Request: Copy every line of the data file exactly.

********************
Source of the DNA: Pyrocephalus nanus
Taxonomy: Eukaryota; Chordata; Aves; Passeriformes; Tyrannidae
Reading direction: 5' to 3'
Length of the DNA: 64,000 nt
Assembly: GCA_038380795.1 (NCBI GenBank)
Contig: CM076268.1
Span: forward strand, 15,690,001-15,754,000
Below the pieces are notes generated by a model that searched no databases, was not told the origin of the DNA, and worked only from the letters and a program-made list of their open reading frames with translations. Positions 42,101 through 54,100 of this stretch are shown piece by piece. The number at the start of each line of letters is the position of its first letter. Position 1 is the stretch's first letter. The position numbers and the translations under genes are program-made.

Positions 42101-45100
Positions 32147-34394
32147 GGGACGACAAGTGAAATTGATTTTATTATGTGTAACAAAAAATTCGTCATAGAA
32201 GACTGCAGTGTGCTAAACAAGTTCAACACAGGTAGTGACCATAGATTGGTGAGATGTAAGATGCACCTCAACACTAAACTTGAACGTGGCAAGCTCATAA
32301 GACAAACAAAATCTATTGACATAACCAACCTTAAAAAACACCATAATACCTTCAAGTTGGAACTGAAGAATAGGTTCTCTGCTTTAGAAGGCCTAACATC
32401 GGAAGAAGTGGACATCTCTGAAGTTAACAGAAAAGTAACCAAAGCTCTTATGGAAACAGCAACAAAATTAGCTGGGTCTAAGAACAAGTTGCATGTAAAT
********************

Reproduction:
Source of the DNA: Pyrocephalus nanus
Taxonomy: Eukaryota; Chordata; Aves; Passeriformes; Tyrannidae
Reading direction: 5' to 3'
Length of the DNA: 64,000 nt
Assembly: GCA_038380795.1 (NCBI GenBank)
Contig: CM076268.1
Span: forward strand, 15,690,001-15,754,000
Below the pieces are notes generated by a model that searched no databases, was not told the origin of the DNA, and worked only from the letters and a program-made list of their open reading frames with translations. Positions 42,101 through 54,100 of this stretch are shown piece by piece. The number at the start of each line of letters is the position of its first letter. Position 1 is the stretch's first letter. The position numbers and the translations under genes are program-made.

Positions 42101-45100
Positions 32147-34394
32147 GGGACGACAAGTGAAATTGATTTTATTATGTGTAACAAAAAATTCGTCATAGAA
32201 GACTGCAGTGTGCTAAACAAGTTCAACACAGGTAGTGACCATAGATTGGTGAGATGTAAGATGCACCTCAACACTAAACTTGAACGTGGCAAGCTCATAA
32301 GACAAACAAAATCTATTGACATAACCAACCTTAAAAAACACCATAATACCTTCAAGTTGGAACTGAAGAATAGGTTCTCTGCTTTAGAAGGCCTAACATC
32401 GGAAGAAGTGGACATCTCTGAAGTTAACAGAAAAGTAACCAAAGCTCTTATGGAAACAGCAACAAAATTAGCTGGGTCTAAGAACAAGTTGCATGTAAAT